Barista Magazine

JUN-JUL 2018

Serving People Serving Coffee Since 2005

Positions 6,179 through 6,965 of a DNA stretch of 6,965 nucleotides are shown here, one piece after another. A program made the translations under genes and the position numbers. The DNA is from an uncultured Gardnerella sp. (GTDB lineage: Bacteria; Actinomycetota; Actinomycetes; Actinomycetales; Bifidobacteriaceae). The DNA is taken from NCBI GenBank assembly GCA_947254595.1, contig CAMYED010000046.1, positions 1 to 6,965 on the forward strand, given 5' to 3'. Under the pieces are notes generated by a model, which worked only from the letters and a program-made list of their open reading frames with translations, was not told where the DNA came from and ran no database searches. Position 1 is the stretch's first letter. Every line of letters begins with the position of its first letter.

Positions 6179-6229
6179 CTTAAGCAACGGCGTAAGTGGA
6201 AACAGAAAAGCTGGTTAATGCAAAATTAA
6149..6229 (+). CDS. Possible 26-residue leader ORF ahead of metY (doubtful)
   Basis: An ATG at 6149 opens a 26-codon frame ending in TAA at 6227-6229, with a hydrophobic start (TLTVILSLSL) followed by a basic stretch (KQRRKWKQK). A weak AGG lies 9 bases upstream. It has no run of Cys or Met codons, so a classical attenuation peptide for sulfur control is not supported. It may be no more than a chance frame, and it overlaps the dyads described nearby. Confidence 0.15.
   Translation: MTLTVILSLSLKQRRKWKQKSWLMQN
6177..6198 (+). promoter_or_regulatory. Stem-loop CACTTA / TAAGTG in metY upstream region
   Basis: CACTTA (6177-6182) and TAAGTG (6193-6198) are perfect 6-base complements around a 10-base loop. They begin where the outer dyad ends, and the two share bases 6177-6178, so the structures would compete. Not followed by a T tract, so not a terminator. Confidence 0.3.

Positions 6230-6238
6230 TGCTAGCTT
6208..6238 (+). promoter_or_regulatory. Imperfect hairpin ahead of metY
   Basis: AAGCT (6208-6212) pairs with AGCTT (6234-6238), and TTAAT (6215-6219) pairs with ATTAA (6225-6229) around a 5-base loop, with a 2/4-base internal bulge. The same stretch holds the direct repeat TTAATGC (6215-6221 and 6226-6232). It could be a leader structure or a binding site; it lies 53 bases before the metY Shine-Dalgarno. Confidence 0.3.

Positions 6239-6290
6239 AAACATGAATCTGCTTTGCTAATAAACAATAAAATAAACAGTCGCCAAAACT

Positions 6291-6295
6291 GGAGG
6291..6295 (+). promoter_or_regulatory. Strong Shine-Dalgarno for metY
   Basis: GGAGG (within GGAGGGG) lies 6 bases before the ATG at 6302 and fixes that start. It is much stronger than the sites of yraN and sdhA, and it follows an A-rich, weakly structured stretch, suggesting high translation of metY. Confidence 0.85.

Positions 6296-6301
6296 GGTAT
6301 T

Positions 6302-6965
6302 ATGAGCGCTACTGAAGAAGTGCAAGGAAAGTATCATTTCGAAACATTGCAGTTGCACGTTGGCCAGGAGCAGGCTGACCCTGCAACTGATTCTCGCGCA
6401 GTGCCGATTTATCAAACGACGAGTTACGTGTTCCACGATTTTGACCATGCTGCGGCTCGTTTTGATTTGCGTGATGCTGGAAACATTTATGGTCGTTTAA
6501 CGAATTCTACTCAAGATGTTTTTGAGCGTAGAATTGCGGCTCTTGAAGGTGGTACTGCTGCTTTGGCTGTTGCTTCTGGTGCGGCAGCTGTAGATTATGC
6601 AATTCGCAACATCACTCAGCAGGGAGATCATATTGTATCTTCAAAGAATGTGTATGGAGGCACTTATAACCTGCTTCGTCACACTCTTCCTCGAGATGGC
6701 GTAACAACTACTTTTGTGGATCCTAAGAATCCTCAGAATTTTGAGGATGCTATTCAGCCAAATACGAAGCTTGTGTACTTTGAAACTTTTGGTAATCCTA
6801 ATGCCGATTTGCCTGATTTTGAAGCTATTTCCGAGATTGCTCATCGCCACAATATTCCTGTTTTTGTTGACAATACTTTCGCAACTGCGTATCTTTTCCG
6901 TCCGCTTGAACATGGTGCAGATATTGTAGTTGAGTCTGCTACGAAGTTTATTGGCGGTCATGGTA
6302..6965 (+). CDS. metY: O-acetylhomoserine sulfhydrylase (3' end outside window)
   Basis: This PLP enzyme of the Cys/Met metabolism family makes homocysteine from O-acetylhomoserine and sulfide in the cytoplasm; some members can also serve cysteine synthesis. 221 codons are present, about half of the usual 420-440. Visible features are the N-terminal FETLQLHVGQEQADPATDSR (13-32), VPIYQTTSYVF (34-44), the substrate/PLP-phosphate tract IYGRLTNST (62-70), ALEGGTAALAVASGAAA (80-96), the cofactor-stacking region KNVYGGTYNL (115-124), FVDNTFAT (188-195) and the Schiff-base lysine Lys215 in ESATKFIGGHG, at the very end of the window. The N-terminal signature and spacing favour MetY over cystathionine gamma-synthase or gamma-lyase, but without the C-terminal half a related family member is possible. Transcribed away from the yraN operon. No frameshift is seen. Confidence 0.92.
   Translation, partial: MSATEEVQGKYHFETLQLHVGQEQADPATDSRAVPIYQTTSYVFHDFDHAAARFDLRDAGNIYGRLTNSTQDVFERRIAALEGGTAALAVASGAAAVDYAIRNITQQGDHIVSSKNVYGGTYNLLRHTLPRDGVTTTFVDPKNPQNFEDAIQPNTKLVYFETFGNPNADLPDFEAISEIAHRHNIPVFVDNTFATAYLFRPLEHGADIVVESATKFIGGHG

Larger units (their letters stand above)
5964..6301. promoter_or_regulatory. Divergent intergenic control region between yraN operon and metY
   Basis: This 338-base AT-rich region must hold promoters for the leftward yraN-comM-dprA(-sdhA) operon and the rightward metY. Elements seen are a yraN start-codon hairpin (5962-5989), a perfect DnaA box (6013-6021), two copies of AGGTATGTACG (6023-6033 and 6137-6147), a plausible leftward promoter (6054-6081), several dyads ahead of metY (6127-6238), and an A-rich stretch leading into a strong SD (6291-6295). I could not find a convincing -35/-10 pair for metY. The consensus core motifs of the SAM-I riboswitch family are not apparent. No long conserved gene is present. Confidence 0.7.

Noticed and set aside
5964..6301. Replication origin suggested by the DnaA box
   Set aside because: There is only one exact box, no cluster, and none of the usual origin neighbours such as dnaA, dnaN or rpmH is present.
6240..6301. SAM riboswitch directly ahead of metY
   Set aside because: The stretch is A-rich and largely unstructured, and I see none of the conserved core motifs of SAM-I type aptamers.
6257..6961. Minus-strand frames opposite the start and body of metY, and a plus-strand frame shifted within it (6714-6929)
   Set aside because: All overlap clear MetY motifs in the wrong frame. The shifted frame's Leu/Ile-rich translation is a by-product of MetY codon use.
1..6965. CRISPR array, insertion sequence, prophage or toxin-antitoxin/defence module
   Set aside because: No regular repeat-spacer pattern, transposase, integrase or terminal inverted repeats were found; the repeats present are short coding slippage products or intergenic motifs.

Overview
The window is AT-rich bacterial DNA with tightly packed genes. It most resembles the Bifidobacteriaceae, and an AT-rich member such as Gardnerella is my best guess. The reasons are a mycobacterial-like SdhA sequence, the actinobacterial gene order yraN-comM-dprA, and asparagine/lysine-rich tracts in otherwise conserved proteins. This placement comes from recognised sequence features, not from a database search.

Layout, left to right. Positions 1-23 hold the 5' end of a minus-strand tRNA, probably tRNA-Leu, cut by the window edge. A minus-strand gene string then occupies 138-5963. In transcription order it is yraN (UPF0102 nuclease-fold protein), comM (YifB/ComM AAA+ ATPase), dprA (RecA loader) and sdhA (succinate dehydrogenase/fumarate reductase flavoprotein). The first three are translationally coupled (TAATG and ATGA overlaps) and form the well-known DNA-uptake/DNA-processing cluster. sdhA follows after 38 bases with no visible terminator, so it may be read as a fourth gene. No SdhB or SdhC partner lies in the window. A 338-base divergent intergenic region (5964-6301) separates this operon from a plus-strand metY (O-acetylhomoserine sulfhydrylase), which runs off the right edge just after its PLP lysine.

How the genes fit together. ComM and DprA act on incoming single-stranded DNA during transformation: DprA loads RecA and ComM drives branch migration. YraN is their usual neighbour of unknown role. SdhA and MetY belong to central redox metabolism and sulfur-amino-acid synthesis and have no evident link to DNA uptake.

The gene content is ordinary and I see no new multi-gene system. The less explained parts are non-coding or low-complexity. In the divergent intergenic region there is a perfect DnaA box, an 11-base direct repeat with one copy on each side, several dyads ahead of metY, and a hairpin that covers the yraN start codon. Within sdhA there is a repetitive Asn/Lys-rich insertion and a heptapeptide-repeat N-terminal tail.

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Conversing across the bar The ease of service that kegged cold brew offers results in baristas having a chance to engage with customers more. Just think of the average pub, where customers and bartenders chat freely as beer after beer is pulled and served. "Having cold brew ready to go in a keg allows baristas and servers to make drinks in a fraction of the time because they're not going in and out of fridges, they're simply pulling a tap handle. Not to mention that pulling a tap handle can become a real conversation piece for coffee shops," says Brendan Hanson, cofounder with his brother, Cary, of Keg Outlet and Cold Brew Avenue, which are online resources and suppliers that educate folks on how to brew and keg coffee and beer. Brendan and Cary were enthusiastic home brewers who stumbled on kegging cold brew after building a kegerator in their homes. "We each built a kegerator at home and began making different beverages to put in a keg and on draft," Bren- dan says. "We did sparkling waters and sodas, then one day Cary said, 'Wouldn't it be cool to have coffee on draft?' That's when we really started experimenting with large-volume cold brew and kegging coffee." Along with freeing up baristas' time and cre- ating a bit of magic and showmanship around cold brew, kegs give retailers and roasters an effi cient and impressive vehicle for providing cold brew to restaurants and bars. "Cold brew in kegs opens up a different market, allowing cof- fee to be sold to bars and restaurants," Brendan says. Instead of serving espresso or drip coffee, which require training and quality control from servers or professionals who don't have a back- ground in coffee, kegs allow other hospitality sectors to serve a high-quality beverage without having to undergo extensive training. So you want to keg—now what? By this point, you're likely imagining how keg- ging cold brew could work in your own shop— but there are still a number of factors to consid- er. Everyone we talked to for this article made a point of discussing sanitation and cleanliness. If you remember the scare a few years ago that involved cold-brew coffee and botulism, you can imagine that the folks who professionally market and sell kegged cold-brew equipment are especially vigilant that people who keg keep their tools clean and sanitized. "Cleaning is also easy enough, you just need to be diligent about it. Clean and sanitize your lines and your fau- cets regularly—I personally think daily is optimal. It's what a bar would do," says Steve. "And clean your kegs every time they're emptied." The reason for the caution surrounding the cold-brew kegging process is based on the way cold brew is made: Because the water never gets hot, you don't actively kill off every bacteria or microbe in your water. However, a study commissioned by Stumptown and conducted by Oregon State University showed that "cold brew does not favor the survival or growth of non-spore forming bacterial pathogens; likely due to a lack of nutri- ents." In this study, scientists introduced certain bacteria into bottles of Stumptown cold brew and let them sit in a refrigerator for three weeks. Instead of growing, the bacteria died off in that 21-day period. In this scenario, what seems clear is that kegged cold brew is safe as long as it stays refrigerated. Cold-brew kegs can also be cumbersome, and your baristas will need pointers in how to manipulate them carefully and safely, while understanding how the kegs work. "Kegs are heavy and can be hard for everyone to wrangle—carrying a full keg even just a few steps through a café can be physically taxing," Liz says. "There are more variables in a draft system than if you're just pouring out of a pitcher or selling a 85

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